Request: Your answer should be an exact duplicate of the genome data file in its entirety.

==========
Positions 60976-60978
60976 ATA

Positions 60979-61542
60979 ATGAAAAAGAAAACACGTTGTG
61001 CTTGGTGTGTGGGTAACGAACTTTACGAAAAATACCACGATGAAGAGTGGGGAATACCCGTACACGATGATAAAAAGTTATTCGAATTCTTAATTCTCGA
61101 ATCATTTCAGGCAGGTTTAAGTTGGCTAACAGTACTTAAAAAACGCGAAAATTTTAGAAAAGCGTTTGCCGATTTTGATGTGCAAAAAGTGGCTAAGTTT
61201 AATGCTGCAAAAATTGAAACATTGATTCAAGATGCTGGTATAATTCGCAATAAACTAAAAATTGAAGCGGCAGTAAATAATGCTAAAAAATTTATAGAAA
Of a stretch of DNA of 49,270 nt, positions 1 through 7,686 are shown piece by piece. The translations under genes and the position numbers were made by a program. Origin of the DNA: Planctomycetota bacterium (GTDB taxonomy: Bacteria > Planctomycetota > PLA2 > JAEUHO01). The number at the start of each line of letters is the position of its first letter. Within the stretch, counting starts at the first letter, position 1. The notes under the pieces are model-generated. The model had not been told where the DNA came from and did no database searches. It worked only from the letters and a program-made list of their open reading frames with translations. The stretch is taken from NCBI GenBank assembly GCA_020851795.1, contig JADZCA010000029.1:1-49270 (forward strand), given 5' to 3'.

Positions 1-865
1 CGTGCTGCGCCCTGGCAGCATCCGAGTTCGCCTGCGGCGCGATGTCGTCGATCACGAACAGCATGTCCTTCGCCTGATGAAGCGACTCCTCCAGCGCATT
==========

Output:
Positions 60976-60978
60976 ATA

Positions 60979-61542
60979 ATGAAAAAGAAAACACGTTGTG
61001 CTTGGTGTGTGGGTAACGAACTTTACGAAAAATACCACGATGAAGAGTGGGGAATACCCGTACACGATGATAAAAAGTTATTCGAATTCTTAATTCTCGA
61101 ATCATTTCAGGCAGGTTTAAGTTGGCTAACAGTACTTAAAAAACGCGAAAATTTTAGAAAAGCGTTTGCCGATTTTGATGTGCAAAAAGTGGCTAAGTTT
61201 AATGCTGCAAAAATTGAAACATTGATTCAAGATGCTGGTATAATTCGCAATAAACTAAAAATTGAAGCGGCAGTAAATAATGCTAAAAAATTTATAGAAA
Of a stretch of DNA of 49,270 nt, positions 1 through 7,686 are shown piece by piece. The translations under genes and the position numbers were made by a program. Origin of the DNA: Planctomycetota bacterium (GTDB taxonomy: Bacteria > Planctomycetota > PLA2 > JAEUHO01). The number at the start of each line of letters is the position of its first letter. Within the stretch, counting starts at the first letter, position 1. The notes under the pieces are model-generated. The model had not been told where the DNA came from and did no database searches. It worked only from the letters and a program-made list of their open reading frames with translations. The stretch is taken from NCBI GenBank assembly GCA_020851795.1, contig JADZCA010000029.1:1-49270 (forward strand), given 5' to 3'.

Positions 1-865
1 CGTGCTGCGCCCTGGCAGCATCCGAGTTCGCCTGCGGCGCGATGTCGTCGATCACGAACAGCATGTCCTTCGCCTGATGAAGCGACTCCTCCAGCGCATT